Last September, Norfolk was one of five cities picked to partner with the Rockefeller Foundation to deploy opportunity zones in sustainable and socially inclusive ways. The city is hoping to train residents for jobs in the construction phase, with the hope that those skills will transfer over to the city’s other industries, such as shipbuilding, afterward. “We don’t want people to think this is just a real estate play,” Washington says.
After Norfolk began the process of moving residents out of Tidewater Gardens in August 2018, tenant group president Marquitta White found herself doling out unsentimental advice about the arcane processes that govern the distribution and use of housing vouchers. “If you don’t know anything, it doesn’t mean you’re not going to move. It just means you’re not ready,” she says.
In February this year, as the number of vacated homes eclipsed 100, residents began noticing that some were getting broken into and squatters were moving in. Suddenly some who’d been in no hurry to leave were looking to do so as soon as possible. The process of emptying out the community carried on even as the pandemic raged, until the city imposed a six-month moratorium on forced moves in May.
White, a trained chef, was running her own catering business when in August 2017 she broke both legs and fractured her neck in a car accident. She recovered, but it was a lengthy process that weighed on her finances, which is how she and her two daughters wound up in Tidewater Gardens. The end of St. Paul’s, she says, is part of a broader trend: the methodical dismantling of what’s left of the U.S. welfare state. “Public housing, social security, Medicaid—all that is going away,” she says, as she organizes supplies in the Tidewater Gardens tenants office.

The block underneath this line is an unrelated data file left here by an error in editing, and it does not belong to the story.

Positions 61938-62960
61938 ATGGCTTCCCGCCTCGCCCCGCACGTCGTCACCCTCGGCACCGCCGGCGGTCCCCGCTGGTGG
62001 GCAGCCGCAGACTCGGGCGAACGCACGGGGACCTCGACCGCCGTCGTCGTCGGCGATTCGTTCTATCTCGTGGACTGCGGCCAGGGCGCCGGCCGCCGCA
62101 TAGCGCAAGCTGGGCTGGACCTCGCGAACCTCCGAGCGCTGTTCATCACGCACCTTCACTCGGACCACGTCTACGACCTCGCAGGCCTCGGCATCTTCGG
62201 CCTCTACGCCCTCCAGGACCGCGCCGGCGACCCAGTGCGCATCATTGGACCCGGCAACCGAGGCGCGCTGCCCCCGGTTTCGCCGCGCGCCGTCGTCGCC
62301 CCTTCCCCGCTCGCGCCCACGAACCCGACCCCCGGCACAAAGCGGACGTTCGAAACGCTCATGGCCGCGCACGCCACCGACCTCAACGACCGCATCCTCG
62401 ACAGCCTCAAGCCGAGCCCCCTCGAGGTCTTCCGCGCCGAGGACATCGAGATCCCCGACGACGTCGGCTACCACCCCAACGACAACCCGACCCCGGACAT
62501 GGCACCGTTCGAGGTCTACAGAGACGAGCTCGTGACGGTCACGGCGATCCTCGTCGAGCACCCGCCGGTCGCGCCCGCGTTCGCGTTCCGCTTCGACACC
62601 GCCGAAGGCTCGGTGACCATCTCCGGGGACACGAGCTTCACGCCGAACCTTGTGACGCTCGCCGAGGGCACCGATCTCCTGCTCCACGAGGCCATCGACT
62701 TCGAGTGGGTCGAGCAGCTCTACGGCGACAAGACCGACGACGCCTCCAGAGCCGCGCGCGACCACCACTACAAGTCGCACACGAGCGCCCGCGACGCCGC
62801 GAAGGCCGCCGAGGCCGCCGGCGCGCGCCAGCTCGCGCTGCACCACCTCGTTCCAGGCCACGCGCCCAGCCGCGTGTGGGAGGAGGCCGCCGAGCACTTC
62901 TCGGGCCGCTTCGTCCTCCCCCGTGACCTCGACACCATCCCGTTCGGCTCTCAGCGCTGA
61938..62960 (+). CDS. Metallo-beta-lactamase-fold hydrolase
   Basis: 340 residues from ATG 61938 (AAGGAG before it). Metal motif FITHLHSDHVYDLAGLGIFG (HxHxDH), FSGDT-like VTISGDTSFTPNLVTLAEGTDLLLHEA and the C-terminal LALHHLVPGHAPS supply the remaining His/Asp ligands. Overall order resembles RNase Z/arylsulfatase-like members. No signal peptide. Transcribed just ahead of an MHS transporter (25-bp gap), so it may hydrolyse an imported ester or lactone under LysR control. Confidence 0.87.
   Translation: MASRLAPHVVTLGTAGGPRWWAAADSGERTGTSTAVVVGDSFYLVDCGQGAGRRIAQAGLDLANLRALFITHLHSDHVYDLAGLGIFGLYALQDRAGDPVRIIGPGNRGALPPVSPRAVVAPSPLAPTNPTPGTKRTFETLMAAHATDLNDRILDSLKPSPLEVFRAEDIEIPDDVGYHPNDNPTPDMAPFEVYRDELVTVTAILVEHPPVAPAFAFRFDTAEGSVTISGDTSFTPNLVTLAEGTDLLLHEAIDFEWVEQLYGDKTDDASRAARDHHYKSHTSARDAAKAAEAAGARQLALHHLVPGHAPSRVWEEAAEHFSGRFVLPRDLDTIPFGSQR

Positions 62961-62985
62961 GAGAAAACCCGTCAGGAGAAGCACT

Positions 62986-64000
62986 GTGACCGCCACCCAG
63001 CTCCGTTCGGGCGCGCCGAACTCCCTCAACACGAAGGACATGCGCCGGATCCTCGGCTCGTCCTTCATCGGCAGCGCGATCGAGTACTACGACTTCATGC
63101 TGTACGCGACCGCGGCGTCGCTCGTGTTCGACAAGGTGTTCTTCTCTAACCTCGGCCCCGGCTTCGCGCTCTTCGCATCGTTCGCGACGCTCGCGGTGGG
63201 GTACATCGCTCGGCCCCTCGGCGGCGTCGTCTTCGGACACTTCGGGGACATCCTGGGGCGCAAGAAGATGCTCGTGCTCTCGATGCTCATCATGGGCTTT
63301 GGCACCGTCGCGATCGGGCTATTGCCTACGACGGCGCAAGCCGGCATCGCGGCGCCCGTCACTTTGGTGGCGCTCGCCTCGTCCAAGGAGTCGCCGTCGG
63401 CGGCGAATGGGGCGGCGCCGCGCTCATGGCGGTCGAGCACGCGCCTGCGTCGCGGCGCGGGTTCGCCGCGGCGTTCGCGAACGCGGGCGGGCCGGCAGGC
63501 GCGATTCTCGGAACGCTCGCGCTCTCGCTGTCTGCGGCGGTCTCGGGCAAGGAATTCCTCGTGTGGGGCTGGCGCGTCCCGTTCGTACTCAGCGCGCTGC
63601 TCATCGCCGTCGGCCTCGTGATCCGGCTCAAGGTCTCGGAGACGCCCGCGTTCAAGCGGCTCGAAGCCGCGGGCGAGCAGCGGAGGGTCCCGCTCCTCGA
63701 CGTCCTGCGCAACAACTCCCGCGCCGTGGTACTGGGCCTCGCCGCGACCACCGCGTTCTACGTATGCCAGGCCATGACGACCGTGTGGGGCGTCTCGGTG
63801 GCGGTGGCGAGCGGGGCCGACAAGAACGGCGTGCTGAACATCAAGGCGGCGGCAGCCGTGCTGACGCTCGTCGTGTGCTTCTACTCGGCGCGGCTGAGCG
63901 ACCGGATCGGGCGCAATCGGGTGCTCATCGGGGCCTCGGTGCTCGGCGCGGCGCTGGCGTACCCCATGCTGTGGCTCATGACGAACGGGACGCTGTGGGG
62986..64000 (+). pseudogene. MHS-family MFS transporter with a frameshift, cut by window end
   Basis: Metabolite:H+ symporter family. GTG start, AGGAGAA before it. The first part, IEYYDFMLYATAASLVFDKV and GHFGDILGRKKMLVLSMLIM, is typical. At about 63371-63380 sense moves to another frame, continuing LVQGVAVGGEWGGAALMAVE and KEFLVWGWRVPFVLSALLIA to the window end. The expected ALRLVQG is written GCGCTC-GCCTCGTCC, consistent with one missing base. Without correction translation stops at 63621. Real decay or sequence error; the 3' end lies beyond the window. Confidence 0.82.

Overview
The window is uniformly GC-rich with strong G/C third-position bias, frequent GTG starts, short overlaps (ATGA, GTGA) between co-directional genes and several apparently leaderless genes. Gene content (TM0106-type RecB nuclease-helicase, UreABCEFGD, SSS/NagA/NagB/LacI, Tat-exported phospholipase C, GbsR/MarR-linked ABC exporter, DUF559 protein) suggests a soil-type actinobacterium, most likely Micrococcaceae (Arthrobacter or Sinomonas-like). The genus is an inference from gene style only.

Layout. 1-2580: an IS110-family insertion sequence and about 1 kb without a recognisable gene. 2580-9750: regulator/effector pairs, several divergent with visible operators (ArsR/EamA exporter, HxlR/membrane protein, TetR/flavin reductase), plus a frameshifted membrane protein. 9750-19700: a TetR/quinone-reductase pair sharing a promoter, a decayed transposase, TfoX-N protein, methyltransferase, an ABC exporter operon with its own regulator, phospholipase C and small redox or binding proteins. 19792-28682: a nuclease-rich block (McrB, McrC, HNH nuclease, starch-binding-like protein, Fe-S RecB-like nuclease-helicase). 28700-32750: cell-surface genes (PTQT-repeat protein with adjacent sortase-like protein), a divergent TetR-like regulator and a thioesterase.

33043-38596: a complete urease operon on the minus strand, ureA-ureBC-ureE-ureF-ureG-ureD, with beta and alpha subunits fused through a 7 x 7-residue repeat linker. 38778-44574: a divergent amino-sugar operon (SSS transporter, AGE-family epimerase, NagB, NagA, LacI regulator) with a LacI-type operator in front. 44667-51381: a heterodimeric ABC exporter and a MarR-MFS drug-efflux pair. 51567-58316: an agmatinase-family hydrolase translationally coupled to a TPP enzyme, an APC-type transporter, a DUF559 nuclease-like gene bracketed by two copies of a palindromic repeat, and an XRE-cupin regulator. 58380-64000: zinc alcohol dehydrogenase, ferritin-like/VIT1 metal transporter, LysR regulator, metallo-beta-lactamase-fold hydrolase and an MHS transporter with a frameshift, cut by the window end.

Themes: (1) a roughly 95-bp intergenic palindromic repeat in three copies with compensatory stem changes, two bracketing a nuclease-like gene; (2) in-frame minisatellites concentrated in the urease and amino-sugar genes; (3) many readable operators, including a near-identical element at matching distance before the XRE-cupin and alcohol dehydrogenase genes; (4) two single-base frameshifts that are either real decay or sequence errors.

What rises up from the ashes of Tidewater Gardens is of little concern to White. “I don’t know anything about the project,” she says. “All I know is I am the project.” White is a meticulous record-keeper, diligently logging phone calls with officials and document filings, and she encourages her fellow tenants to do the same. “The Bible says, ‘Trust no man,’ ” she says. By April, White’s work at Tidewater Gardens had garnered the attention of the city, and she was added to the community outreach team of Urban Strategies Inc., the third-party outfit the city hired to manage the move-out process. “That was smart of them,” she says with a laugh.
East Ghent. Broad Creek. Church Street. Councilman Riddick rattles off the names of the various parts of town that Norfolk has “revitalized”—the result in each case being fewer Black residents. “They were told they were going to be allowed to come back,” Riddick says of residents who were displaced in East Ghent, where the city bulldozed Black neighborhoods in the 1960s, a process some still call “Ghentrification.”
In January a progressive group called New Virginia Majority filed a lawsuit seeking to halt evictions from Tidewater Gardens, alleging the city had a “long and indisputable history of racial segregation in housing.” When the city halted evictions in May, New Virginia Majority’s lawyers worked with city officials to hammer out the terms: no move requirements for 180 days, extensions to use already issued vouchers, and acknowledgment that the city still needs to maintain the remaining homes. “This pandemic has amplified how particularly vulnerable this community of folks is,” says Lafeetah Byrum, a community organizer with New Virginia Majority.”
Residents are grateful for the pause, but Riddick argues that a true victory would be getting city officials to approve the construction of public housing elsewhere in the city before the demolition work begins. “We have enough land in Norfolk to house everyone in Norfolk right now,” he says.
Earlier this month, Norfolk received another federal grant: $14.4 million from the Department of Transportation to redevelop the roads that have cut off St. Paul’s for so long. It will help connect the redeveloped neighborhood to the rest of the city.
Meanwhile, St. Paul’s as it exists today is set to become history—or at least a piece of it. A planned greenway to curb flooding will include a “cultural trail” highlighting the neighborhood and the contributions of its residents. “They want to make Norfolk look like Virginia Beach,” Daniels says, referring to the neighboring city across the water, which is one-fifth Black. “Plow our history over.”